Last year (field scale chickpea production year 2) was a real struggle: drought through much of the season, intense heat in late May, then extraordinary rainfall in August. This year (chickpea year 3) hasn’t started much better to be honest: a cold start and prolonged wet conditions are not what chickpeas like.
We know there are no quick fixes, no simple solutions, no one-size-fits all answers to the complex, existential challenges facing us. But agroforestry, a system of farming that combines agriculture with trees, is as close to a perfect answer as we've seen. And now you can see too!
The 2019/20 winter must have been one one the most challenging UK farming has had to endure for many years. We've recently had the wettest period of weather on record with particularly severe flooding affecting the North and West. But even in the South East farmers have not been able to get on the land as it's been so wet.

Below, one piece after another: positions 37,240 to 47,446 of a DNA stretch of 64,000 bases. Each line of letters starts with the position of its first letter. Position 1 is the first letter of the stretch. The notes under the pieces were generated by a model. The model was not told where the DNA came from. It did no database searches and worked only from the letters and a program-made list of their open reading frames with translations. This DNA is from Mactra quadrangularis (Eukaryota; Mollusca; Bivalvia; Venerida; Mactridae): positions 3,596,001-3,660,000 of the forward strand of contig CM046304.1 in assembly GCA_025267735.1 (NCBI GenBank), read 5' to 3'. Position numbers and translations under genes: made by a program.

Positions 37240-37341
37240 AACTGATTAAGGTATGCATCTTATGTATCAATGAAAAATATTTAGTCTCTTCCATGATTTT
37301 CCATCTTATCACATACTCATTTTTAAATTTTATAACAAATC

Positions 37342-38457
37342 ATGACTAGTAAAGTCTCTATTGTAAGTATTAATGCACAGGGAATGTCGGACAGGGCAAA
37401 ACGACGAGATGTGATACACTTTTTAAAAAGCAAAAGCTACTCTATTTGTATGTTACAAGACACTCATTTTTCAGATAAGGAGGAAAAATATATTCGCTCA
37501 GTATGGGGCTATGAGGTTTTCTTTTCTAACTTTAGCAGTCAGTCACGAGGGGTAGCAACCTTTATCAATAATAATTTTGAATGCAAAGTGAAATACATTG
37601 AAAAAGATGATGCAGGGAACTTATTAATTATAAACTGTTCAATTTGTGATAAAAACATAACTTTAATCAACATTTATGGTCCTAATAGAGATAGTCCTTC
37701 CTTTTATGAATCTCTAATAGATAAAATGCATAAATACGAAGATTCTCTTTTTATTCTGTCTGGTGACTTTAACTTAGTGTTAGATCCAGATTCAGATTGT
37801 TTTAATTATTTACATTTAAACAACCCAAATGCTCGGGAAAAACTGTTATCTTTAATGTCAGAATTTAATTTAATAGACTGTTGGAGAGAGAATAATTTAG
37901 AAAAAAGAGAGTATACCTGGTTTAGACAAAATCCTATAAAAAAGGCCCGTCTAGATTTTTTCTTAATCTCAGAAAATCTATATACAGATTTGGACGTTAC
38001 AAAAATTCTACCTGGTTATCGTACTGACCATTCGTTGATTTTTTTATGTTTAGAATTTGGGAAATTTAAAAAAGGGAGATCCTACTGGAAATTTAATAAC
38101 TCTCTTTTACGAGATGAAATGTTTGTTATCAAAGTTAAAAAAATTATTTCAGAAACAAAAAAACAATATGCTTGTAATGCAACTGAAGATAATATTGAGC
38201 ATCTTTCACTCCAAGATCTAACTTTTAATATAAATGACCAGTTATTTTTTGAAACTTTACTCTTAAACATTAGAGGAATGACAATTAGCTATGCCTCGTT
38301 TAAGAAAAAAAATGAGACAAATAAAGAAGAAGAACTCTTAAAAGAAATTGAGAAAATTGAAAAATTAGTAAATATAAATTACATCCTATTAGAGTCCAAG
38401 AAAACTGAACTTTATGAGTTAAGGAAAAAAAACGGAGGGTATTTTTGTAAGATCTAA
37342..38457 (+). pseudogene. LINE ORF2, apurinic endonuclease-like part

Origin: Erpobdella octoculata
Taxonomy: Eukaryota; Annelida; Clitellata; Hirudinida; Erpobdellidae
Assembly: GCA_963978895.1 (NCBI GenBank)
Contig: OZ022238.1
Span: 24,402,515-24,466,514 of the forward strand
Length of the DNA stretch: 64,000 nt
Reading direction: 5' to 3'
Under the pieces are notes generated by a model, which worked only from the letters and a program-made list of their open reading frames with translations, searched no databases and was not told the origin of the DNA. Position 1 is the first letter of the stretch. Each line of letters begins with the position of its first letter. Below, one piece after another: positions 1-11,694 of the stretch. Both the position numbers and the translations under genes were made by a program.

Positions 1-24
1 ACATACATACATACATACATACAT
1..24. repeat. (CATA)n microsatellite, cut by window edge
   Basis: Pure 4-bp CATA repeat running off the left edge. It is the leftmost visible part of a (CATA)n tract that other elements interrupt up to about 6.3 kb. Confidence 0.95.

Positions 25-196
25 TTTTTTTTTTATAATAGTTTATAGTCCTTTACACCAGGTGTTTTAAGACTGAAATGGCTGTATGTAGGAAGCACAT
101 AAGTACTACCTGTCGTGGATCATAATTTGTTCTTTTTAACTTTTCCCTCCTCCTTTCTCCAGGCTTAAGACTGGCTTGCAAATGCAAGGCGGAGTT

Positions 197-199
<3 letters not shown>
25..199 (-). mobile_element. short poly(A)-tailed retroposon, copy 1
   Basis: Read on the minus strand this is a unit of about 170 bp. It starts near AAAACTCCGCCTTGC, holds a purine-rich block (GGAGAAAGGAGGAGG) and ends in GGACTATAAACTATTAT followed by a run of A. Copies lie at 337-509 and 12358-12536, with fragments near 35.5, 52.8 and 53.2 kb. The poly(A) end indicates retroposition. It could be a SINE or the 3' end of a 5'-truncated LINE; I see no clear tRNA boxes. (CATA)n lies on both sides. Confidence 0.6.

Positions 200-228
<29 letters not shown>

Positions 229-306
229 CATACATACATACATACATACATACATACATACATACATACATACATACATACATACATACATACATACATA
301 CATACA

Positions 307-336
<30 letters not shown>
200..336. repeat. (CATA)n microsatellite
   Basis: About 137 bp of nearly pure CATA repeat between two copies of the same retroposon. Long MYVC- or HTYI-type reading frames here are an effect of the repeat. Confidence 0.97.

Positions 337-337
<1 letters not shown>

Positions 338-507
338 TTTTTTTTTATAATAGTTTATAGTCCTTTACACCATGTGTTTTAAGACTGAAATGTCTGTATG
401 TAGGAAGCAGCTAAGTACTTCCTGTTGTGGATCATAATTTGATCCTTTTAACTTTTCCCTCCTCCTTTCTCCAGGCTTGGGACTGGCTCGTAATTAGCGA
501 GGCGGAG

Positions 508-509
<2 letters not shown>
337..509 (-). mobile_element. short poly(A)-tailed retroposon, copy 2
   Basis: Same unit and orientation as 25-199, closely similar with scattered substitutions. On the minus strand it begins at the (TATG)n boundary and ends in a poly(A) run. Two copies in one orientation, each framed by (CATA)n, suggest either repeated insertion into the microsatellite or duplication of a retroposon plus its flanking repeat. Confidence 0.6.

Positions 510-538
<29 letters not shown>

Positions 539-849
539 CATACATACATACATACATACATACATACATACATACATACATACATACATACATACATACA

Pioneering farmers Peter and Andrew Fairs, of Great Tey in Essex, have successfully grown the first ever crop of British chia. These tiny oil-rich seeds represent another step in Hodmedod's mission to increase the diversity of both British farming and British diets.
It's wonderful to see Professor Martin Wolfe's pioneering work on agroforestry reported in the The Guardian & reaching a wider audience. Martin is a long-time friend and mentor to Hodmedod, and grows naked barley, lentils, wheat and more for us. His whole farm system approach and drive for diversity at every level are an inspiration to us